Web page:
Yankel wishes to sell his apartment, but does
not know what price to ask for it. He sees that Berel, who lives in a similar apartment in
an adjacent building, is also interested in selling his home. Can Yankel call Berel and
ask him how much he wants for his apartment, even though Yankel is not a potential
In Vayikro (Leviticus) 25:17 we read, "And no man among you may
abuse his fellowman." In Tractate Bovo Metzia (58b) we are informed that this verse
refers to verbal abuse. The Mishna and Beraisa give examples of what constitutes verbal
abuse. These include: reminding a repentant Jew about his former misdeeds, reminding a
"ger" (proselyte) of his origins, sending potential purchasers of a particular
item to a trader who does not sell that product and asking the price of goods when one has
no intention of making a purchase. What these cases have in common is that the offender is
causing another Jew pain or distress through his speech. Any person who has an item for
sale and receives an enquiry as to the price of that item, assumes that the enquirer is
interested in making a purchase. Moreover, the prohibition applies even if the speaker had
no intention of causing any pain. This type of verbal abuse is considered more severe than
monetary cheating. Any money which has been wrongfully taken can be returned. Such a
remedy is not available for verbal abuse.
Although we have mentioned making a purchase, the same principle also applies to hiring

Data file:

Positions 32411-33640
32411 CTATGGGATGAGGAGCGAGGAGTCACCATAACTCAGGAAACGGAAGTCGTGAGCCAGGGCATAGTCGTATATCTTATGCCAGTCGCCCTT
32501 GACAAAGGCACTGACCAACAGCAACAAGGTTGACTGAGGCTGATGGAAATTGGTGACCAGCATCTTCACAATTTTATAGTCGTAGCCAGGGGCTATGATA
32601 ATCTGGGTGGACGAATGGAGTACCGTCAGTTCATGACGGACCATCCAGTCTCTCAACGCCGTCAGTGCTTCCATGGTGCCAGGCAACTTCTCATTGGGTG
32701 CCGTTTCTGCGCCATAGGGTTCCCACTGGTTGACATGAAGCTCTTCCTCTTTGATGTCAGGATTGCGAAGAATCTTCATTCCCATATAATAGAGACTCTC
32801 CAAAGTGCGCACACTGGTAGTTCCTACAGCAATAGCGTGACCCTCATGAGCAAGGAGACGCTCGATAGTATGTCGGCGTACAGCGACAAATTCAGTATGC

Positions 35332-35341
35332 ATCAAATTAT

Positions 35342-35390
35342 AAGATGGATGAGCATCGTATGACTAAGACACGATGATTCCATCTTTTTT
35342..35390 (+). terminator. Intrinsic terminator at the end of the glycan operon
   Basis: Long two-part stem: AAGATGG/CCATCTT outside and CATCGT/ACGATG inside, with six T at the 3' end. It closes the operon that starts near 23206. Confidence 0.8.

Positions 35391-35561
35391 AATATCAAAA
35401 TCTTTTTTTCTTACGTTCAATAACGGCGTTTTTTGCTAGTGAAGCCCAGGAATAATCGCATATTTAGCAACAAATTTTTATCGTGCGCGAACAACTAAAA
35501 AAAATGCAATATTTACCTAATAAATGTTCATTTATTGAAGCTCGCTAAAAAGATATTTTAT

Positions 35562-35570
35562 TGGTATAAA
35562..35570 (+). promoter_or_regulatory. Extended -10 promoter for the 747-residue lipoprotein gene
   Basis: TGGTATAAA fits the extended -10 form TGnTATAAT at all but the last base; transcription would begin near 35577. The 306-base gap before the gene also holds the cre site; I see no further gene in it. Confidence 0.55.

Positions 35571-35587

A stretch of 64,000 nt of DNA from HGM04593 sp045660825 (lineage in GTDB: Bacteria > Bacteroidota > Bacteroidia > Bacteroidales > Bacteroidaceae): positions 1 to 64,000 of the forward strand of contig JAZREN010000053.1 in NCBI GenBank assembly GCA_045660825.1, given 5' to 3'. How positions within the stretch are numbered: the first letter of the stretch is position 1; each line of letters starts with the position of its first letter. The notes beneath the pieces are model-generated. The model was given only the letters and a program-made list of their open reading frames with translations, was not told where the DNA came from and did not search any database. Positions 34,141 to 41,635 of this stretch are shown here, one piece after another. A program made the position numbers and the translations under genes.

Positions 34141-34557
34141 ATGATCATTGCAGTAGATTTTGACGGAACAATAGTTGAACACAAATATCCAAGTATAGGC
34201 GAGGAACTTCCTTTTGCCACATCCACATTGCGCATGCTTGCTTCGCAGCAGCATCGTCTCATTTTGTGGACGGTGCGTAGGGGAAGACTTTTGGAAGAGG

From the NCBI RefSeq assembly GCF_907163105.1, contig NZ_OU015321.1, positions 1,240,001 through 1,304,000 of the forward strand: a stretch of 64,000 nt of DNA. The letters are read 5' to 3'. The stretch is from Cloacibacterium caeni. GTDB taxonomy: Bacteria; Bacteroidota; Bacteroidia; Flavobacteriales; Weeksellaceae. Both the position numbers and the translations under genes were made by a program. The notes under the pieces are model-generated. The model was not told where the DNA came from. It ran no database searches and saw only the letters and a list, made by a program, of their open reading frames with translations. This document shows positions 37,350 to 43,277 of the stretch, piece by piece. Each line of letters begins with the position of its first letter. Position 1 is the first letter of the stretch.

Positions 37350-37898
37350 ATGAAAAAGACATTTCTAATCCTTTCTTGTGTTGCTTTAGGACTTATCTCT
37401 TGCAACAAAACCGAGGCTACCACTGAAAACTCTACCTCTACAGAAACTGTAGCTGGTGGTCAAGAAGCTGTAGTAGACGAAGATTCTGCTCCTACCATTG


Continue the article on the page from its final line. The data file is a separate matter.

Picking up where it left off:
workers or craftsmen. If you have already employed a decorator to paint your house and you
just want to know whether he is charging a fair price, you may not ask another decorator
how much he would charge for such a job. Once again, the decorator thinks he is speaking
to a potential client. Since this is a false impression, you are causing him distress.
This falls under the prohibition of verbal abuse.
Thus, the only way to find out what is the correct price is to honestly tell the
merchant or craftsman the true purpose of your enquiry. One may make a price survey before
one makes a purchase or hires a worker. In this case, you are a potential client of each
merchant or craftsman, even though you will only purchase one item or hire one worker. It
is accepted practice to make extensive enquiries before making a deal. There is therefore
no deception involved in making such enquiries, even if your intention is to take the
There are certain categories of people who are particularly sensitive to verbal abuse.
These include widows, orphans and women. The Torah warns us to take special care when
speaking to such people. Use your tongue with great care!
THEREFORE, Yankel may only ask Berel how much he is asking for his apartment if
he first informs him that he is not interested in purchasing it. Failure to mention this
fact constitutes verbal abuse.